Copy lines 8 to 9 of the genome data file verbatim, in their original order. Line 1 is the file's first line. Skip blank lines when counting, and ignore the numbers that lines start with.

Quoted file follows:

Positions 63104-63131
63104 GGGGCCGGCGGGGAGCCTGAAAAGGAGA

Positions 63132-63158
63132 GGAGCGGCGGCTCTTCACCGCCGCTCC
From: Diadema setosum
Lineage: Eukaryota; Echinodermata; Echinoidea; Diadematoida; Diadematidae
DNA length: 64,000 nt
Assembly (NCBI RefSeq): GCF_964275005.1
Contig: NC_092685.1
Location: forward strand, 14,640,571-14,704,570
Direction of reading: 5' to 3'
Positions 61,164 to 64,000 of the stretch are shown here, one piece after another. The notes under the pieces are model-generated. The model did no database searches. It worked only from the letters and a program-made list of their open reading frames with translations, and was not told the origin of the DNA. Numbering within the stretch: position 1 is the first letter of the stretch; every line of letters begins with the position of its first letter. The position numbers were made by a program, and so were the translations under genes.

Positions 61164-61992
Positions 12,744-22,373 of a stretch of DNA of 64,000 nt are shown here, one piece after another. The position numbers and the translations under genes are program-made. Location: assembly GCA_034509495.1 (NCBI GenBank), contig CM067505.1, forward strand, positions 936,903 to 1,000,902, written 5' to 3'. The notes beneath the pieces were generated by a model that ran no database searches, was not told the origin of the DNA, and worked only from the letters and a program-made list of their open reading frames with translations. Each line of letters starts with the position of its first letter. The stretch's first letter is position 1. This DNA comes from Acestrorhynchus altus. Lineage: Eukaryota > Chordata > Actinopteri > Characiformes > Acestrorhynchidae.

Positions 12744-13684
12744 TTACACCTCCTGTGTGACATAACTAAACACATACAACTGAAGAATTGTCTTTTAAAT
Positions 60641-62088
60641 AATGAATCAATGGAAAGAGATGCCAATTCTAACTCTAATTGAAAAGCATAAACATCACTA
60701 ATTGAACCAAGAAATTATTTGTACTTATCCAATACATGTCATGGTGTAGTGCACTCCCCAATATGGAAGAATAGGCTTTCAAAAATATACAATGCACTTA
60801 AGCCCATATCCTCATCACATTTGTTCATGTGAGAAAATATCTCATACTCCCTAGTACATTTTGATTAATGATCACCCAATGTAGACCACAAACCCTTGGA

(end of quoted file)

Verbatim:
Assembly (NCBI RefSeq): GCF_964275005.1
Contig: NC_092685.1